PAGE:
The early learner is the child in the age span from birth to eight years old, however for Catholic schools in the Diocese of Maitland-Newcastle the focus of early learning is the child transitioning into Kindergarten and the child in the school years of Kindergarten, Year 1 and Year 2.
The spiritual, emotional, social, academic, and physical development of young children has a direct effect on the adult they will become. Understanding the need to invest in young children is important to maximising their future wellbeing.
The quality of a child’s earliest environments and the availability of appropriate experiences at the right stages of development are crucial determinants of the way their brain architecture develops.
The research is conclusive that the early learning years are a time of remarkable growth when brain development is at its peak. During this stage, the environment, and the people that surround children, are highly influential. Early childhood is more than just a preparatory stage assisting the child’s transition to formal schooling. It is a time of holistic development of a child’s social, emotional, cognitive, and physical development required to build a solid and broad foundation of lifelong learning and wellbeing. (UNESCO, 2016)
We have a strong focus on early learning at our school where an emphasis on creativity, curiosity, positive relationships and play as pedagogy helps build our curriculum. The views of children, the roles of teachers and families and the interpersonal relationship between them also shape our thinking. A positive transition to school helps establish collaborative relationships between children, families, teachers, and the community and build a successful foundation.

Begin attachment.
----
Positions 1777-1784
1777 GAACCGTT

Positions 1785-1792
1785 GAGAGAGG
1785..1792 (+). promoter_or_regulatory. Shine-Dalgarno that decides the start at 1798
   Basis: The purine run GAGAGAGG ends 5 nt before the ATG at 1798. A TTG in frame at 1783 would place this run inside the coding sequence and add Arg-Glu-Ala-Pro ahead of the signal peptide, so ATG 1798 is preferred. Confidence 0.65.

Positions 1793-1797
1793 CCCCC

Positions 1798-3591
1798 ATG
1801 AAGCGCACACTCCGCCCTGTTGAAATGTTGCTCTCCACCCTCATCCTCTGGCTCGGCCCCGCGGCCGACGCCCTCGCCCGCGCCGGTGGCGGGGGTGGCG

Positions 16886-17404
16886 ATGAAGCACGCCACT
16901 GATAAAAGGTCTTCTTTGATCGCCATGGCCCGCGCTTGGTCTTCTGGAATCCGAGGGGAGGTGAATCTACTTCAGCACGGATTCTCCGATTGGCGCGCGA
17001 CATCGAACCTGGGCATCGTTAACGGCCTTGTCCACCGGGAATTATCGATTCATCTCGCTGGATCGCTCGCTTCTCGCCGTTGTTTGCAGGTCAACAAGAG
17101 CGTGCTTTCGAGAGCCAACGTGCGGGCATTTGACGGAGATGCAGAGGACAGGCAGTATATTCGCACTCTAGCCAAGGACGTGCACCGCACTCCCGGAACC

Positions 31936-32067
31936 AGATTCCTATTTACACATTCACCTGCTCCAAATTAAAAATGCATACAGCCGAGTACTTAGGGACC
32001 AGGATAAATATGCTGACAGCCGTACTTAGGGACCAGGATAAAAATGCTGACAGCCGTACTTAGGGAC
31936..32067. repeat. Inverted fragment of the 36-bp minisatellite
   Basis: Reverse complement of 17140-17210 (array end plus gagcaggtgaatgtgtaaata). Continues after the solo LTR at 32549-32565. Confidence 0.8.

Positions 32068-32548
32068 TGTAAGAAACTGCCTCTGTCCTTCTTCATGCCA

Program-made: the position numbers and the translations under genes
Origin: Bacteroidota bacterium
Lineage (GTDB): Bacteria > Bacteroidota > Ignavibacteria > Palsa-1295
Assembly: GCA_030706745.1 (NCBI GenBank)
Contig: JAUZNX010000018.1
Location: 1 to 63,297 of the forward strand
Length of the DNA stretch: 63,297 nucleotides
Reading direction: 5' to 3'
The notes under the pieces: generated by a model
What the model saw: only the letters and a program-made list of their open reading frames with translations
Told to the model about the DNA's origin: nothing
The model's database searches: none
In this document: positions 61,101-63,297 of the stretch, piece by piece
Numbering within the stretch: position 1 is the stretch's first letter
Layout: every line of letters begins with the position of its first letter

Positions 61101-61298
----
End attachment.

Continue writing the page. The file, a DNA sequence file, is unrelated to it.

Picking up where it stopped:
Children are naturally motivated to play. We use a play-based curriculum built on this motivation and use play as a context for learning. In this context, children can explore, experiment, discover, and solve problems in imaginative and playful ways.
This play-based approach involves child-initiated and teacher-supported learning. The teacher encourages children’s learning and inquiry through interactions that aim to stretch their thinking to higher levels. The teacher can also bring the child’s awareness towards mathematics, science, and literacy concepts, allowing them to engage through hands-on learning.